[Haskell-cafe] type families, fun deps,
lattices imposed on/by types
Manuel M T Chakravarty
chak at cse.unsw.edu.au
Sun Mar 16 22:34:38 EDT 2008
Isto Aho:
> Please, consider the example 03 of "Understanding functional
> dependencies
> via Constraint Handling rules" by Sulzmann, Duck, Peyton-Jones and
> Stuckey.
>
> There we are defining a multiplication over different numeric types:
> class Mul a b c | a b -> c where
> (*) :: a -> b -> c
> instance Mul Int Int Int where ...
> instance Mul Int Float Float where ...
>
> Ok, we could add
> instance Mul Float Int Float where ...
>
> but if we want to make everything work nicely together, Integer,
> Complex,
> Rational etc, there will be a lot of instances, especially if we
> have to give
> both "Float Int" and "Int Float" instances.
>
> And now the question on "lattices of types" (didn't know any better
> name
> to refer to the following):
> Is the following possible? Or can something similar achieved with
> type families (easily)?
>
> type lattice T a b
> -- Each of the following gives a "<"-relation between types,
> -- "upper" gives a method, how we get the larger (2nd) from
> -- the smaller (1st).
> lattice instance T Int Integer where upper = fromIntegral
> lattice instance T Int Float where upper = fromIntegral
> lattice instance T Integer (Ratio Integer) where upper = ...
> lattice instance T (Ratio Integer) Double where ...
> lattice instance T Float Double ...
> lattice instance T Double (Complex Double) ...
>
> -- e.g. Now the compiler can check that the top type is
> -- unique and that there is a path from every type to the top type.
> -- If the compiler founds this not to be the case, an error is output.
> -- But otherwise there can be types that are not comparable but
> -- the common top is quaranteed to exist.
>
> class Mul a b c where
> lattice T
> (*) :: a -> b -> c
> (*) x y = (upper x y x) * (upper x y y)
> -- Now there is no need for the instances like.
> instance Mul Int Float Float where ...
> instance Mul Float (Ratio Integer) Double where ...
In the definition, the upper function only has one argument...
> The compiler can generate those instances, because we have given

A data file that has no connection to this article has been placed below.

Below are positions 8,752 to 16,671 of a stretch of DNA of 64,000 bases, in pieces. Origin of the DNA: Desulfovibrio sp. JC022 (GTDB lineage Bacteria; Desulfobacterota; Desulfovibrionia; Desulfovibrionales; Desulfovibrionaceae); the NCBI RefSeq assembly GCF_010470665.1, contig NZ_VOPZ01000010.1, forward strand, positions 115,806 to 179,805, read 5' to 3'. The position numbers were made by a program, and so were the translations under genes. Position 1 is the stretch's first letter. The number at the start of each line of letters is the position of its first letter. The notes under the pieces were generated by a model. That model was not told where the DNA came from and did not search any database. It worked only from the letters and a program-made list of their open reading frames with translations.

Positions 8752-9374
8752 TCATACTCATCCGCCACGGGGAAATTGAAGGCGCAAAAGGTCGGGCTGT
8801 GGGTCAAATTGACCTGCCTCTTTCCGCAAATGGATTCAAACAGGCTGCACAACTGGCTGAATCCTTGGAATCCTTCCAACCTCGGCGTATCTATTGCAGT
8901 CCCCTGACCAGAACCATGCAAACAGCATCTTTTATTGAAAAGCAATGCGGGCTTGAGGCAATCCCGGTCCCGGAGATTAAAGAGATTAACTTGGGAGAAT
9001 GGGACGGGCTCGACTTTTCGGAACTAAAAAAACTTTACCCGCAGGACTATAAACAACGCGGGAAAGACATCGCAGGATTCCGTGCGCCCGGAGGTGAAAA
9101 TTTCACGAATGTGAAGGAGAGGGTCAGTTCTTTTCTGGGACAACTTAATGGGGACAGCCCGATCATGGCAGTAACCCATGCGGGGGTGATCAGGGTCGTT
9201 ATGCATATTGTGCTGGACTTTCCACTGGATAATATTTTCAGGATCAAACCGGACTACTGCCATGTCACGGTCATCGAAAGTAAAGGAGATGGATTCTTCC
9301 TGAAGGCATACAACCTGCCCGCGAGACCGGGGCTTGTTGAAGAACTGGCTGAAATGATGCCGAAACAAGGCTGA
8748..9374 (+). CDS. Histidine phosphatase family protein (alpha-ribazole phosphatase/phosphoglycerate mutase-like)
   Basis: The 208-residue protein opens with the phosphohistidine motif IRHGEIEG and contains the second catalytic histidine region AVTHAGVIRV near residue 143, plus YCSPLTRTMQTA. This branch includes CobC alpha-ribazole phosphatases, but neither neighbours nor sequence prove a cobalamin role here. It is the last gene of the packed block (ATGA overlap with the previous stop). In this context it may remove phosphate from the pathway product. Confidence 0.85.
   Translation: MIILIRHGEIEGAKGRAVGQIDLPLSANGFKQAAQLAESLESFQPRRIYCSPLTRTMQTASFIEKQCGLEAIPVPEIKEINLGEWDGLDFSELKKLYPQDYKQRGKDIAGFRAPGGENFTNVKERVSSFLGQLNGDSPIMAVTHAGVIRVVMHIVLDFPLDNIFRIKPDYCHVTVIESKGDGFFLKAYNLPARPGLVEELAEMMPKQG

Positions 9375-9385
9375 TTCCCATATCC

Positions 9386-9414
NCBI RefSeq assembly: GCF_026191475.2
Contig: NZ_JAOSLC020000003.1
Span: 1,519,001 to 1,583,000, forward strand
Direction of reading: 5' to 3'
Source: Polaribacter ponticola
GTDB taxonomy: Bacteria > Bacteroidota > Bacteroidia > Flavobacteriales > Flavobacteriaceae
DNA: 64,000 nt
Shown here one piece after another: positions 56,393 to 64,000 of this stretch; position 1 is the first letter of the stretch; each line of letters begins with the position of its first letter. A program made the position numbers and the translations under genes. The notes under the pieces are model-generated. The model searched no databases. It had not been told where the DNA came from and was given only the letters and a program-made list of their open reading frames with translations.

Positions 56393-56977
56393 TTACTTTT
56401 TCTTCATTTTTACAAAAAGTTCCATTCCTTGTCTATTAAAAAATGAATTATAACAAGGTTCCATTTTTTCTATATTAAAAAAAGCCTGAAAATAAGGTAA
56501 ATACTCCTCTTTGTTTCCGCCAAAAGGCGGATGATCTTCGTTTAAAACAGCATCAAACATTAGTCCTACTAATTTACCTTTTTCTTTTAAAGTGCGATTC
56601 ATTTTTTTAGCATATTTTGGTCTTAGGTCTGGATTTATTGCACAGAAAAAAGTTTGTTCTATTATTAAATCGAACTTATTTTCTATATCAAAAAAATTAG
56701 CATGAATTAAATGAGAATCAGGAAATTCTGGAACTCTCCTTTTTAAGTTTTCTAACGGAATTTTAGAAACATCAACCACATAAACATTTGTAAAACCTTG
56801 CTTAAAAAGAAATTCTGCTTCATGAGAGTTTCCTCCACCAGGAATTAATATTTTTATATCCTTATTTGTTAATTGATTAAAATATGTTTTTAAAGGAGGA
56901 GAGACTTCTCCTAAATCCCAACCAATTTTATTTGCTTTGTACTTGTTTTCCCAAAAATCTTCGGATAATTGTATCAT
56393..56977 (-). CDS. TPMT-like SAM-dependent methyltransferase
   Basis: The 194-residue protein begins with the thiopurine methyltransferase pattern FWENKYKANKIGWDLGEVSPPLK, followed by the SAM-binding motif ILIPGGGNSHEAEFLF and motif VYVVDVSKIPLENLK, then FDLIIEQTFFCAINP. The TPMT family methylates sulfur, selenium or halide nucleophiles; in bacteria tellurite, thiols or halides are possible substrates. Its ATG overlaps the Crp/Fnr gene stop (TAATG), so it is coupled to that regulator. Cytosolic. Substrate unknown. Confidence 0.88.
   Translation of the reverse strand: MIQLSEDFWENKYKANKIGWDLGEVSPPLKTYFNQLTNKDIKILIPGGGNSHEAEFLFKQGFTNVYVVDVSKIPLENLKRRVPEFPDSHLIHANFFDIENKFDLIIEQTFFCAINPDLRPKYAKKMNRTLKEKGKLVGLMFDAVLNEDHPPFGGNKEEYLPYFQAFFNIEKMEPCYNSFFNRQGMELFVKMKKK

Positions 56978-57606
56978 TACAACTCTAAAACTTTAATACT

> the "upper"-methods. There is always the top available.
> Function
> (*) x y = (upper x y x) * (upper x y y)
> might could be replaced with
> (*) x y = x * y
> because of the presence of lattice T and thus, the "upper"-function.
>
>
> If this were possible, the benefits would be:
> - No need to state "Int Float" and "Float Int" instances on cases
> where the operands do commute.
> - No need to write a large number of instances if you have several
> "types on lattice" (e.g. some more or less well defined relation).
> - If the relation between types is not clear, we could define another
> lattice T2 to our Mul2 class for the other uses.
>
> Continuing the idea: we could override the default instances generated
> by the compiler with our own instances when needed.
>
>
> Ok, so, is it possible to write something like that already? (I just
> wouldn't like write a lot of instances...) If not, would it be
> possible to extend, say ghc, to work that way or are there too much
> inconsistencies in the above presentation?
Using your idea of separating the lattice and conversion from the
definition of multiplication, you can at least save yourself the class
instances:
{-# LANGUAGE TypeFamilies, MultiParamTypeClasses #-}
{-# LANGUAGE FlexibleContexts, FlexibleInstances,
UndecidableInstances #-}
type family Join a b :: *
type instance Join Int Int = Int
type instance Join Float Float = Float
type instance Join Int Float = Float
type instance Join Float Int = Float
class Conv a b where
conv :: a -> b
instance Conv Int Float where
conv = fromIntegral
instance Conv Int Int where
conv = id
instance Conv Float Float where
conv = id
class Mul a b where
mul :: a -> b -> Join a b
instance (Conv a (Join a b), Conv b (Join a b), Num (Join a b))
=> Mul a b where
mul x y = conv x * conv y
You will have to write quite a lot of type instances of Join.
However, the rest of the code is as concise as you seem to want it.
You could even do better with Join by using more sophisticated type-
level data structures; i.e., you could define type-level association
lists and define Join as a type-level lookup function, including rules
for reflexivity and symmetry, on those lists. In other words, instead
of hard-coding the laws of lattices into the compiler, you'd just
programatically define them as part of your type-level program. This
is more flexible, as I am sure there are other applications, where we
don't want a lattice, but some other structure.
See also Andrew Appleyard's recent BSc thesis on how a similar
approach can be used to embed the type structure of a different
programming language in Haskell. In his case, this was the subtyping
relation of C#:
http://www.cse.unsw.edu.au/~pls/thesis/aja-thesis.pdf
Manuel
PS: The use of UndecidableInstances in the above code is a bit
unfortunate, but it is forced on us by the rather complicated instance
context of Mul (even if the above set of family and class instances is
of course perfectly decidable - GHC just can't tell that easily).
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